Racooning Through Fantasy & Science Fiction TV
Several years ago I was asked to be part of a SpoCon panel discussing what are the best shows on TV now and how has SF TV changed over the decades. The decades I can definitely do, as I've been watching this genre for long time. Also, through the advent of DVDs and now streaming services, I've been able to catch up with a lot of stuff that I only read about as part of some long lost broadcast heaven.
The "now" is a little more problematic. I don't have cable. I don't subscribe to the more typical streaming services like Hulu, CBS, or Disney+. For years, I received much of my TV series consumption by checking out DVDs from the library. In 2020, I finally added Netflix streaming and I've got Amazon Prime. Both services have some very odd but often interesting stuff filed under "fantasy" or "science fiction." So I will stray off the beaten track to check Italian Anime & Sangue, pitting fictional characters, including a gender switched Peter Pan, against rampaging angels, and highly recommend Malaysian mini-series Ghost Bride, based on the wonderful novel by Yangsze Choo. But I'm still indebted to my library for making possible to see series that don't run on my two streaming services, like Resident Alien.
Be warned. My writer friend Nate calls me the racoon of popular culture. I do tend to go rummaging around to find what I call the "popcorn entertainment." And he calls "down in the trashy end."
However, given those limitations, here's some recommendations for when you've finished watching Star Trek, Firefly, Dr. Who, and the other better known fantastical shows. What has changed is that the television has become as diverse and as hard to categorize as written science fiction and fantasy. And that's a very good thing.
Orphan Black (2013-2017)
Ethics of science as it impacts our bodies is debated endlessly. Every time you think you know what's going on, the writers turn it around and dump another dilemma on the characters. Plus the range of diversity embodied in one body as the clones portrayed by Tatiana Maslany is a tour de force performance that should make us all think about how we tend to stereotype women and how we can shake up our characters.
This parallel universe drama manages a few unexpected twists and a lot of time wasting fun...about every time that I decided it was just a low-rent X-Files wannabe (complete with several star turns from former X-File cast members), they'd pull out an idea that made me grab the next DVD and stay up way too late to find out how that plot problem resolved itself. Also the exploration of a father and son relationship that is way, way stranger than you think it is and makes for unusual television on any level.
The X-Files (1998-2002)
All the alternate science that you could stuff into a series and a female lead who was the pragmatic, less emotional member of the partnership. It’s interesting to see how much technology changes from start to finish…and how very old some of it looks now. But there's nothing to top Scully in full science explanation mode. We have Gillian Leigh Anderson OBE to thank for a fantastic performance and the number of tough, thinking women who followed as leads in series.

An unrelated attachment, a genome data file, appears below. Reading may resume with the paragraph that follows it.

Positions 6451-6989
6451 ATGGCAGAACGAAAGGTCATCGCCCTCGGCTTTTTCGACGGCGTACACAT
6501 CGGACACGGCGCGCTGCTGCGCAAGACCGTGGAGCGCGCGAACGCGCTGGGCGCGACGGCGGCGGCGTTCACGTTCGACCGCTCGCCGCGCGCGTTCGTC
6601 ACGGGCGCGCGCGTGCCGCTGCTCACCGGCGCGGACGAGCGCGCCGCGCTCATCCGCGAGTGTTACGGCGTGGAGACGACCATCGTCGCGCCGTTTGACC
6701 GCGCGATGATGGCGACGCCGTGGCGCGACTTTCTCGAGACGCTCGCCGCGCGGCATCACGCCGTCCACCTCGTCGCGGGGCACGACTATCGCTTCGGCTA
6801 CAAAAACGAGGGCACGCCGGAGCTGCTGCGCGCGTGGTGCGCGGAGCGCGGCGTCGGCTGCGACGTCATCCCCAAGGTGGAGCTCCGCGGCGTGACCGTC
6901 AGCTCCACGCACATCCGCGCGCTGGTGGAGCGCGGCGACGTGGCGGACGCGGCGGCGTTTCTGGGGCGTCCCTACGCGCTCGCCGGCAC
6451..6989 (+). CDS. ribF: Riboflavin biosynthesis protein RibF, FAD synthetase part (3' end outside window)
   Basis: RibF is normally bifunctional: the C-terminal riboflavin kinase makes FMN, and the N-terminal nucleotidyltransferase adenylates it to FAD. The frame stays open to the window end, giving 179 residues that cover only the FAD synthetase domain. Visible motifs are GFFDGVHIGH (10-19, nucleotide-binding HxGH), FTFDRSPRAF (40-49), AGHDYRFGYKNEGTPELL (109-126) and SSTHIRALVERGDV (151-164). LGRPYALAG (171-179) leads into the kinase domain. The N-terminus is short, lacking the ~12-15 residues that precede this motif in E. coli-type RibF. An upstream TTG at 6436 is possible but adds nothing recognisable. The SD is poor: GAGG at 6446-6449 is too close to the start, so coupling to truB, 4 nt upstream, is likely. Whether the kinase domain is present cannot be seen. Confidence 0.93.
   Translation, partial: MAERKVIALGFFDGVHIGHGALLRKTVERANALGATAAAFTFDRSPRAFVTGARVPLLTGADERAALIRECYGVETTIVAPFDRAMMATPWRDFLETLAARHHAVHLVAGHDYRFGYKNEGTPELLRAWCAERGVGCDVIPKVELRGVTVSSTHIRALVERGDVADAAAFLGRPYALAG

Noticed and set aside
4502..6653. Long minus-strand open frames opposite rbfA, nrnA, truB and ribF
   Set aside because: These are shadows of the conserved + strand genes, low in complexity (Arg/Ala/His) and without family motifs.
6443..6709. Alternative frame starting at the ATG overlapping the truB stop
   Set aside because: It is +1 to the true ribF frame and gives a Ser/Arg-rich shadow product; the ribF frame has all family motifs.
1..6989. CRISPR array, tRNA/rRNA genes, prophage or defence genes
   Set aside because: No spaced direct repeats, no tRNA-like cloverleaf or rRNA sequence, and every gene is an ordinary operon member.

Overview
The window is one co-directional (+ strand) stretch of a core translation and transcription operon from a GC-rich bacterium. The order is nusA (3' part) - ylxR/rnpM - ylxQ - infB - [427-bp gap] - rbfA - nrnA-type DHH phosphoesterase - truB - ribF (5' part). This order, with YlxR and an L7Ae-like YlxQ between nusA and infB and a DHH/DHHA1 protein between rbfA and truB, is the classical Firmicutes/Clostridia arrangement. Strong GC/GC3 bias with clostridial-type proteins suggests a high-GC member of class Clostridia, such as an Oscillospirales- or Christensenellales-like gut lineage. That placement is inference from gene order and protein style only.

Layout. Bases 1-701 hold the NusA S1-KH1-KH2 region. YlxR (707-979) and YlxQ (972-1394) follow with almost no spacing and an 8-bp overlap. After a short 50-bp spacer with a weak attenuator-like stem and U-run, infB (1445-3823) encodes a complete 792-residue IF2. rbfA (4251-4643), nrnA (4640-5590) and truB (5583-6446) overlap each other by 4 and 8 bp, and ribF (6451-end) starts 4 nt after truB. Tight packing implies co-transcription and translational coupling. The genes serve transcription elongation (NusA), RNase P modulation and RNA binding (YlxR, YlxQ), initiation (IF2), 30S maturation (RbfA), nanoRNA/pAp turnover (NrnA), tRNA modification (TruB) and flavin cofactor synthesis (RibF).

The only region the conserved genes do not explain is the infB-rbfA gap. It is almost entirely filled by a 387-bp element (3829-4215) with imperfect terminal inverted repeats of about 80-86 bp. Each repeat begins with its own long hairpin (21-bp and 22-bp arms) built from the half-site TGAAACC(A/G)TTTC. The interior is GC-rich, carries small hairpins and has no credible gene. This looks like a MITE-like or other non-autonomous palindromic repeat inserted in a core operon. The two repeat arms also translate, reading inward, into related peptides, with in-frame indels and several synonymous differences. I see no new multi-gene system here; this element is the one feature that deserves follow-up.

The problems with time travel explored, especially how much you can and cannot change the past. The fact it centers on a billionaire prodigy growing up to a corporate overlord keeps it relevant. Not every episode is a winner but stick through the first couple of seasons and you'll be hooked on Erik Knudsen's performance as young Alec Sadler.
Warehouse 13 (2009-2014)
Steampunky fun and a little science history mingle in this raiders of the lost artifact warehouse show. Not every science fiction show has to be dour. Warehouse 13 was at its best when it was at its lightest. As was its crossover companion Eureka (2006-2012) about a small town where people invented the kind of stuff that might end up in the warehouse in another hundred years or so.
Yes it’s Muppets in a living space ship but also the first time that aliens looked and felt very alien, both the space ship and its crew. The Henson legacy made it possible to believe these creatures were real. The plotting as the series went on started to stretch the narrative boundaries of the spaceship show as well as how an hour's action should be constructed. The wonderful Claudia Black as space warrior Aeryn Sun is one reason that you should crossover to watch the first six episodes of The Nevers (2021-??). Besides The Nevers is an equally weird science fiction story that appears to be an gaslamp fantasy twist on Alice in Wonderland and Peter Pan--until Black shows up.
This bounty hunters in space show featured crazy, offbeat plotting like Farscape with more low rent technical effects--and even greater diversity of characters! It’s a delight for its ability to not take itself too seriously and the constant shaking up of audience expectations. Also the prop department loved, loved, loved their green goo.
There's several stories out there with this title, but hunt down the 1998 British mini-series that treats vampires as a scientific fact and how that might lead to some very scary manipulations of modern government. Other people have done this theme but this one ladles out the chills better than all the rest. Plus the always great Idris Elba in a fascinating performance.
Max Headroom (1987-1988)
The steampunk, dystopian design kept this show from feeling as dated when it popped up on various cable channels or streaming services. Still hard to believe that it started out as a "regular" TV show broadcast. The main satire/plot point of the media corporations taking over our heads still seems almost too likely. Coupled with Matt Frewer’s unscrewed performance as both Max and his human alter ego Edison Carter, this is always one of my top ten.
Photo by Murai .hr on Unsplash